SkyDrive is a great name, but it was taken. Sort of. Microsoft got sued in the U.K. by broadcaster BSkyB for using the word "Sky." A court agreed that it infringed a trademark, and Microsoft had to rebrand again. In keeping with other products like OneNote and Xbox One, it went with OneDrive.
OneDrive really should be a bigger name than it is. But Microsoft isn't as synonymous with cloud/sync as Dropbox or Google Drive. The latter has the excellent integration of Docs and Sheets for online editing, but OneDrive has something arguably better: full integration with Office Online (formerly Office Web Apps; see what I mean about renaming?). Office Online houses the online versions of Microsoft Word, Excel, PowerPoint, and OneNote. Plus, OneDrive is integrated directly with Windows—no utility needed. All it takes to access OneDrive is a Microsoft account. The service will sync files between all your Windows and Mac computers, which you can access online via mobile apps and the Web.
OneDrive is a favorite of PCMag analysts. It also made a big splash announcing unlimited online storage in 2014, but recently took that option away thanks to a small number of users who abused the privilege, Microsoft claims. Redmond is also killing free storage on your smartphone's camera roll.
The free tier of OneDrive storage is now a measly 5GB, down from 15, for existing users. Office 365 subscribers, who used to get the unlimited, will get only 1TB at no cost. Those without Office subscriptions have to pay $1.99 a month for 50GB (down from 100GB), all of which will take effect in 2016. Files stored with OneDrive can also now be as big as 10GB, up from 2GB. (Dropbox file size is unlimited.)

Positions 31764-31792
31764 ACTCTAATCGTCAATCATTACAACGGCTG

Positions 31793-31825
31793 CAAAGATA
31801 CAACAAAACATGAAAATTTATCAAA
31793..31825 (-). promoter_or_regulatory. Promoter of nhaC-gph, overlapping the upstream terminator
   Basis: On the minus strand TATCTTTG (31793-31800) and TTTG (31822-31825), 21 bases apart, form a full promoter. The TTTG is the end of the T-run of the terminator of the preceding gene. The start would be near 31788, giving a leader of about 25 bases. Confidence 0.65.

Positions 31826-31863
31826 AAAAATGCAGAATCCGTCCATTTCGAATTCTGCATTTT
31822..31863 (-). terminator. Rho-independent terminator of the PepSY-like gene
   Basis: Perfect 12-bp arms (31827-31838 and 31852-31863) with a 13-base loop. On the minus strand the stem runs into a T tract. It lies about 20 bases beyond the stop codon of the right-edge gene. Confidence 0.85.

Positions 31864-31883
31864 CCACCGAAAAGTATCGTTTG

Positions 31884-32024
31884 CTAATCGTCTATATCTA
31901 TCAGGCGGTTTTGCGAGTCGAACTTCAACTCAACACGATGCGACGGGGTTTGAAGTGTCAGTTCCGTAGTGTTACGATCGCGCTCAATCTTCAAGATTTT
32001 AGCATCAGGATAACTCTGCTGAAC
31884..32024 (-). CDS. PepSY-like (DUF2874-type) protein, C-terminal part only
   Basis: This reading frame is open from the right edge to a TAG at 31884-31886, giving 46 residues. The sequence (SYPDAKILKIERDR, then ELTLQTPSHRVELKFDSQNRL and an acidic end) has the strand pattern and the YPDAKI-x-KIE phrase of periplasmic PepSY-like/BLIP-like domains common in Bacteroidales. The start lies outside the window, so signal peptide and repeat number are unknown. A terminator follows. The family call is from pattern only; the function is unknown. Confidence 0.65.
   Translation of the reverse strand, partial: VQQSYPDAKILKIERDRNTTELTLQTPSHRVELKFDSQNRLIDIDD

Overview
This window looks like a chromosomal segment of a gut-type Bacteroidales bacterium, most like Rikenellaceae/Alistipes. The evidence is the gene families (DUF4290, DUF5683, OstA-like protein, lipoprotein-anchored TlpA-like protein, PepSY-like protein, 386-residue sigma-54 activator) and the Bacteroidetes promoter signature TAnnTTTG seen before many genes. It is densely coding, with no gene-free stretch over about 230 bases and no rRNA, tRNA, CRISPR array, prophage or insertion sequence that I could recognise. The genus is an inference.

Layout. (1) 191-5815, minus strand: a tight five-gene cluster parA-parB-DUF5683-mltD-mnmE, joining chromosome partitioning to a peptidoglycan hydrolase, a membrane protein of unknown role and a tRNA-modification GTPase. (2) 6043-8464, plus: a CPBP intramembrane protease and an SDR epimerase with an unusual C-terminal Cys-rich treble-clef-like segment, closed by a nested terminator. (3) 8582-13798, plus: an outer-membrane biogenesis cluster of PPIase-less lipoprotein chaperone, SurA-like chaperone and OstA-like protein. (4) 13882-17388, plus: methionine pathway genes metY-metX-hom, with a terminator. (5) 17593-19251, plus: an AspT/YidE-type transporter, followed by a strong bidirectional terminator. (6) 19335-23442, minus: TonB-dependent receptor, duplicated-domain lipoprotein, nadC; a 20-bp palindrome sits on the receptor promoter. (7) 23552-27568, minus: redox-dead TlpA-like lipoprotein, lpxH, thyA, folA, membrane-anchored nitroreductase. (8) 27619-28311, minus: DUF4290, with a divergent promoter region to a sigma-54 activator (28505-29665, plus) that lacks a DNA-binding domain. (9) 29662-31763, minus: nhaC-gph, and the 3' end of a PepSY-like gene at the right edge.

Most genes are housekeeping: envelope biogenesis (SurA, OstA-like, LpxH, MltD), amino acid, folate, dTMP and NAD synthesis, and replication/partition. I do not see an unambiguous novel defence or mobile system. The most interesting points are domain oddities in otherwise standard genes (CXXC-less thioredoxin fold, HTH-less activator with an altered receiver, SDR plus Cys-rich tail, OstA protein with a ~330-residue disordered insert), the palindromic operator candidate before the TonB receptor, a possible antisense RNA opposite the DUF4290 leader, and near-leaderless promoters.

After you set your storage, you set it and forget it, right? You shouldn't. There's a lot more to OneDrive than that. Check out our list of tips in the slideshow. You'll get the scoop on exactly what you need to take full advantage of a service that could be named Windows Live SkyFolderShareMeshDrive... but thankfully, is not.
This story was first published on Nov. 4, 2014.
16 Tips to Help You Master Microsoft OneDrive
Never lose files again. Here's how to get the most out of Microsoft's cloud-storage service.
27 days ago - Via Google+ - View - Jessica Rivera : Sky Helpline UK Sky Phone Number UK Limited Services Sky UK limited is a Television and Broadband services...
Sky Helpline UK

Sky Phone Number UK Limited Services
Sky UK limited is a Television and Broadband services provider. It has had the distinction of being the biggest pay-TV provider in the UK with 11 million subscribers as of 2015. According to Strategic Analytics, there are 17.4 million pay-TV subscribers in the UK, with Virgin Media and Sky taking up 81percent of the market share. Sky currently has a 21 percent market share in the broadband market. The company started as a merger between Sky Television and British Satellite to form BSkyB. It was later acquired by Sky Italia, and later changed its name to Sky UK limited.

Sky TV Broadband and Video on Demand
Sky TV Phone Number | 0844 306 9107 | 24/7 Helpline
Sky Phone Number UK Limited Services Sky UK limited is a Television and Broadband services provider. It has had the distinction of being the biggest pay-TV
1 month ago - Via Google+ - View - Emily Turner : Sky ABOUT SKY Sky plc, formerly known as British Sky Broadcasting or BskyB, is a European company that...
ABOUT SKY Sky plc, formerly known as British Sky Broadcasting or BskyB, is a European company that provides internet, phone and mainly television services.  With headquarters in London, Sky operates in Ireland, Germany, Austria and Italy and is Europe's big...